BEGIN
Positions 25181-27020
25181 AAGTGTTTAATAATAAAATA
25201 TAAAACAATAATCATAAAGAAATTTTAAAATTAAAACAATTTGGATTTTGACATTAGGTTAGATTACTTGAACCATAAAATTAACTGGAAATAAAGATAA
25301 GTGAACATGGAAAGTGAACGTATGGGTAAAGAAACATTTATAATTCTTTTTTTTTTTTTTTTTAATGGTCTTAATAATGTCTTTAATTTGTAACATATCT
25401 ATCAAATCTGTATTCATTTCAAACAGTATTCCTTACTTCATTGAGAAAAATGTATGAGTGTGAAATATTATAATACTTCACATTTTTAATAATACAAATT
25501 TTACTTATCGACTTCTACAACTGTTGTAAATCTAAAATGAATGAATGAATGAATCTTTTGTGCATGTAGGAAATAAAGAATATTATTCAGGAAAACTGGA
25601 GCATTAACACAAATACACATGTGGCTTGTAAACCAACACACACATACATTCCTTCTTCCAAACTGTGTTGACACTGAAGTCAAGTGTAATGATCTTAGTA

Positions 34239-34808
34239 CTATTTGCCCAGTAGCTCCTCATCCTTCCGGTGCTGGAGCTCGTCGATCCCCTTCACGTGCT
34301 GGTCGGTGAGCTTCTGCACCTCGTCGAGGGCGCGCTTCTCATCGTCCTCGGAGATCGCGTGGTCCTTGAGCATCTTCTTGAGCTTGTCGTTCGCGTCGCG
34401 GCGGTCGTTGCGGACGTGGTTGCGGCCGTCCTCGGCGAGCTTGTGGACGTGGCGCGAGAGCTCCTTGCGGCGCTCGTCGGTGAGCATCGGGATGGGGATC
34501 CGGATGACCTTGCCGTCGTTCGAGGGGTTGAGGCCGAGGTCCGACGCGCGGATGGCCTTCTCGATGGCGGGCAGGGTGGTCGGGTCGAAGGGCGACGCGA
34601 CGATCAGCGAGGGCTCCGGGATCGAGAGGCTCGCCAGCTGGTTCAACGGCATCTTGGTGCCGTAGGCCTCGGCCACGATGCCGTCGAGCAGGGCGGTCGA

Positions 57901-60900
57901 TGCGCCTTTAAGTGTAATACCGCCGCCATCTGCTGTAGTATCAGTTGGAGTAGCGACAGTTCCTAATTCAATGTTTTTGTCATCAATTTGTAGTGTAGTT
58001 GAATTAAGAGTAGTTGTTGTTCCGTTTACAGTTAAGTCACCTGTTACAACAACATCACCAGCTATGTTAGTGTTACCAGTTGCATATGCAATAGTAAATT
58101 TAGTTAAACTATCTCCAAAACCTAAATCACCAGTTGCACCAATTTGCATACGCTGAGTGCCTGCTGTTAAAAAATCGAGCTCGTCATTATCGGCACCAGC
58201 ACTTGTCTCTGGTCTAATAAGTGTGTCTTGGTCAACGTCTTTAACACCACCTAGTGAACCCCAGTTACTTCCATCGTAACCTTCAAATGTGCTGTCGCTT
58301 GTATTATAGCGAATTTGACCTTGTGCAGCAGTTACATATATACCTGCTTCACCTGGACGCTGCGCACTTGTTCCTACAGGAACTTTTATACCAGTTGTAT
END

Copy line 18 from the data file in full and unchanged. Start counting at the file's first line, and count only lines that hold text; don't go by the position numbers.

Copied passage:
58201 ACTTGTCTCTGGTCTAATAAGTGTGTCTTGGTCAACGTCTTTAACACCACCTAGTGAACCCCAGTTACTTCCATCGTAACCTTCAAATGTGCTGTCGCTT